This pilot is also known as the 'Alternative Pathway' and aims to make the National Bowel Cancer Screening Program more accessible for Aboriginal people through the direct provision of bowel test kits to eligible persons at participating primary health centres.

We continue to promote Indigenous Bowel Screen for culturally appropriate information and resources, including stories from Indigenous Australians who have experienced cancer, and their families.

Supporting Aboriginal communities to improve cancer control

  • We continue to deliver the NSW/ACT Aboriginal Quitline. The service now includes a male advisor and a female advisor, who is available to work with pregnant Aboriginal women. We are implementing the Aboriginal Quitline Engagement Strategy to increase calls and referral pathways to the Aboriginal Quitline.
  • We manage the Koori Quitline Facebook page to engage with communities and encourage people to seek support to quit smoking. This page uses community-generated content filmed at Aboriginal cultural events.

  • We continue to work across all areas of cancer prevention, screening, early detection, treatment and research to explore strategies that support primary health care providers. For example, the NSW Primary Care Strategy for the bowel, breast and cervical screening programs identifies Aboriginal people as a priority group.
Engaging with Aboriginal communities to inform cancer control initiatives
  • The Aboriginal Advisory Group continues to provide advice on data for projects. This is a joint collaboration with the Aboriginal Health and Medical Research Council.

  • We continue to consult our Aboriginal Program Development Committee on key projects to ensure cultural integrity in our work. This engagement ensures the Institute is a culturally safe and supportive organisation, and our work towards the NSW Cancer Plan remains relevant and effective for the Aboriginal community.

  • We participated in the 2019 NAIDOC event at the National Centre for Indigenous Excellence and provided information and resources to the community regarding cancer screening and support to quit smoking. Aunty Joy, an elder who generously shared her story in BreastScreen NSW resources, dropped by our stall.

Building workforce capacity
  • The second Aboriginal Cancer Network Forum was held in April 2019, bringing together health professionals working to support Aboriginal people affected by cancer. The Forum is an opportunity to display the great work happening across NSW, and to share information and identify priorities towards reducing the burden of cancer on Aboriginal communities. Contact us to be part of the Aboriginal Cancer Network.

  • We established the NSW Aboriginal Cervical Screening Network to provide an opportunity for those who work in Aboriginal health to share resources, information and successful models of engagement; to ultimately increase cervical screening rates among Aboriginal women in NSW. The inaugural NSW Aboriginal Cervical Screening Forum was held in September 2019, bringing together members of the NSW Aboriginal Cervical Screening Network to increase their knowledge and skill base for their cervical screening projects and programs.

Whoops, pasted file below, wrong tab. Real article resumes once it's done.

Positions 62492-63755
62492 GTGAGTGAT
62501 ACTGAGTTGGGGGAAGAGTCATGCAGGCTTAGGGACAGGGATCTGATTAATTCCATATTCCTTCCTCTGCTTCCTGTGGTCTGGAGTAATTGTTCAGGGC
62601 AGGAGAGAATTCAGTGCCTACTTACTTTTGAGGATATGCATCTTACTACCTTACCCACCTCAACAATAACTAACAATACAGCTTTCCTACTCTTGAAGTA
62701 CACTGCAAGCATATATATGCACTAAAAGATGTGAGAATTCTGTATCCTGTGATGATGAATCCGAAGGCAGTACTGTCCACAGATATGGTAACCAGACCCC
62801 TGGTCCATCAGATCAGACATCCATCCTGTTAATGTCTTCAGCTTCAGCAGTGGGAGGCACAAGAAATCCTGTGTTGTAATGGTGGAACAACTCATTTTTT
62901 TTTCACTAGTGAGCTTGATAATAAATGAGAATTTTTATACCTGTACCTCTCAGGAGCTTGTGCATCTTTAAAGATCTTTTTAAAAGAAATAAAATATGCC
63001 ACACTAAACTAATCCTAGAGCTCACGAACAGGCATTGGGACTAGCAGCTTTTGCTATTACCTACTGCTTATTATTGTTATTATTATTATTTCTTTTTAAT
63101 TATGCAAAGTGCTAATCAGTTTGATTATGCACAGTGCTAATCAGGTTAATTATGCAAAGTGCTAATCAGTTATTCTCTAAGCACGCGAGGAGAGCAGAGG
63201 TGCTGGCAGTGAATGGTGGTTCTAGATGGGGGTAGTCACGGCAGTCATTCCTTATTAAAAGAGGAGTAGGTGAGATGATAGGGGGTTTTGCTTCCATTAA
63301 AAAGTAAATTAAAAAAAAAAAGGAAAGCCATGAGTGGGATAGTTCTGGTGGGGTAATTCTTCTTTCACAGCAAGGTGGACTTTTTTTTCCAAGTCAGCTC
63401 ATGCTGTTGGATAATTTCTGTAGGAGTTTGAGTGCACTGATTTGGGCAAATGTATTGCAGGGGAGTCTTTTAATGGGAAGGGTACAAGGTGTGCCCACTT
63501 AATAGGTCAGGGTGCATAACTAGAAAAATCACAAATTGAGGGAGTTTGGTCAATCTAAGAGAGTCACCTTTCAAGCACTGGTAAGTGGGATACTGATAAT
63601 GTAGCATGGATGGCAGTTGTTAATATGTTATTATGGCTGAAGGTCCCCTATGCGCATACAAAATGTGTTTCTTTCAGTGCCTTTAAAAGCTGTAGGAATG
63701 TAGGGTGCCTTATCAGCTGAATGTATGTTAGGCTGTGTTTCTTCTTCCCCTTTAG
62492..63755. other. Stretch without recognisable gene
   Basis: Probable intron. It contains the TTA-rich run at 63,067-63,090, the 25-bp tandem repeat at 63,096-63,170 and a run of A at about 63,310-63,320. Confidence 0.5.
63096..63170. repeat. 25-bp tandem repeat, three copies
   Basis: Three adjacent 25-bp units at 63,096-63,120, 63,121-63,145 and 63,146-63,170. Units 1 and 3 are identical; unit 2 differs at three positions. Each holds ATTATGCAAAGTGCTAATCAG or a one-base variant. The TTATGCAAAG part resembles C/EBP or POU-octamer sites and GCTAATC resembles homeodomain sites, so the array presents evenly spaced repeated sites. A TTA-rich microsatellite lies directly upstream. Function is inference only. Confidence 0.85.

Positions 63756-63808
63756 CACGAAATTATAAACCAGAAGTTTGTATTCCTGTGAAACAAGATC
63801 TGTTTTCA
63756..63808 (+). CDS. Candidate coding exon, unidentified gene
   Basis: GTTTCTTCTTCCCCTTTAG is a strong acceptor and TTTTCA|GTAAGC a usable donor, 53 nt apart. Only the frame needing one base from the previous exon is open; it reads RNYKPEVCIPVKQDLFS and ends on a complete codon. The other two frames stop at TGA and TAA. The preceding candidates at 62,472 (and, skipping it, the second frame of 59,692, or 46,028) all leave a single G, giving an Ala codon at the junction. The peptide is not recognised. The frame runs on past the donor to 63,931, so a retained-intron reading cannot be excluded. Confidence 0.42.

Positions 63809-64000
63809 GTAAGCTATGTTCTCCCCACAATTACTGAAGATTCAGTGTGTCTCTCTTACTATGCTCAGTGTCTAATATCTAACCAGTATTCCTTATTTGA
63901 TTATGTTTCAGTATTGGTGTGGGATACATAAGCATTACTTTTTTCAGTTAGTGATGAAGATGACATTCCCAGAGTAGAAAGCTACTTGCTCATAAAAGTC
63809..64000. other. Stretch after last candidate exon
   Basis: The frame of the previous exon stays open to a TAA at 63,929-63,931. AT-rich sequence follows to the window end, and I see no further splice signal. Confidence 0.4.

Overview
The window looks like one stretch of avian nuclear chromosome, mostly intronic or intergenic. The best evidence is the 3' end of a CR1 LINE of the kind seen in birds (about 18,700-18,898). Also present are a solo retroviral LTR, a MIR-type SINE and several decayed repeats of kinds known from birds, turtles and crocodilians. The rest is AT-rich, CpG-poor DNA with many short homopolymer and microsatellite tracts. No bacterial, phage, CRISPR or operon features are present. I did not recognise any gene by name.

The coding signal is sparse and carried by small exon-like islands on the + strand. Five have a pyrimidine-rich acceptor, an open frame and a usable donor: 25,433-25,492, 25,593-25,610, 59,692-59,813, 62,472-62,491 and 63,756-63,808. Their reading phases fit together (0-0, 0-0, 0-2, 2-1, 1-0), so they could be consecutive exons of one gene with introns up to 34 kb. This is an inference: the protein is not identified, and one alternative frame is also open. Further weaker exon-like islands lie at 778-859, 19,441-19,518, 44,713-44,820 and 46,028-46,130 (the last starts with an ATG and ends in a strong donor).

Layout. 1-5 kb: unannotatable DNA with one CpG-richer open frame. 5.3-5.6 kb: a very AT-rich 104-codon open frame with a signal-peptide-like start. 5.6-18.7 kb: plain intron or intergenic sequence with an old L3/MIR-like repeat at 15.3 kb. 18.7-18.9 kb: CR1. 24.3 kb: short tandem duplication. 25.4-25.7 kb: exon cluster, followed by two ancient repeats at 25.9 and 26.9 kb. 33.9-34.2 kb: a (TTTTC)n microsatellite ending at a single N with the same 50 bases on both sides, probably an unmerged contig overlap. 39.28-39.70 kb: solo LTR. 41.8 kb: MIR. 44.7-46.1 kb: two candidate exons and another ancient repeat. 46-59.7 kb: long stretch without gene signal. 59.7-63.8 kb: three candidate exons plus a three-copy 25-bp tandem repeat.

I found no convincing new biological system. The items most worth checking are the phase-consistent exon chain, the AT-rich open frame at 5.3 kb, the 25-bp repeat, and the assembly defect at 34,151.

To learn more about cancer, treatment and support services for Aboriginal people, visit Cancer information for the community.

National plans, policies and frameworks

State plans, policies and frameworks

State plans, policies and frameworks

In NSW, the two key plans that currently inform and shape how the health system and health services plan and deliver care and support for Aboriginal people in NSW are the NSW Cancer Plan and the NSW Aboriginal Health Plan 2013–2023.

Across the state, we will continue to work with the Aboriginal Health & Medical Research Council. At the local level, we will collaborate with local health districts, primary health networks and Aboriginal Community Controlled Health Organisations.

NSW Cancer Plan initiatives for Aboriginal communities

Across each goal of the NSW Cancer Plan, specific initiatives have been developed to build on current relationships in partnership with Aboriginal communities, including:

  • public education campaigns and support services to reduce smoking
  • strategies to encourage participation in national cancer screening programs
  • strategies to more effectively engage with the primary health care sector
  • culturally-appropriate early assessment, diagnosis, surveillance and treatment pathways
  • culturally-appropriate tools and resources that support Aboriginal people affected by cancer
  • initiatives to better engage Aboriginal people in service planning and delivery
  • culturally-appropriate methods of collecting patient-reported outcomes.

Progress of the NSW Cancer Plan is regularly monitored and evaluated. Find more information on the indicators used to track against the Plan's objectives.


1. Australian Institute of Health and Welfare & Cancer Australia. Cancer in Aboriginal & Torres Strait Islander people of Australia. Cancberra: AIHW, 2018. Avaialble at https://www.aihw.gov.au/reports/cancer/cancer-in-indigenous-australians/contents/cancer-type/cervical-cancer-c53 (accessed 1 November 2019).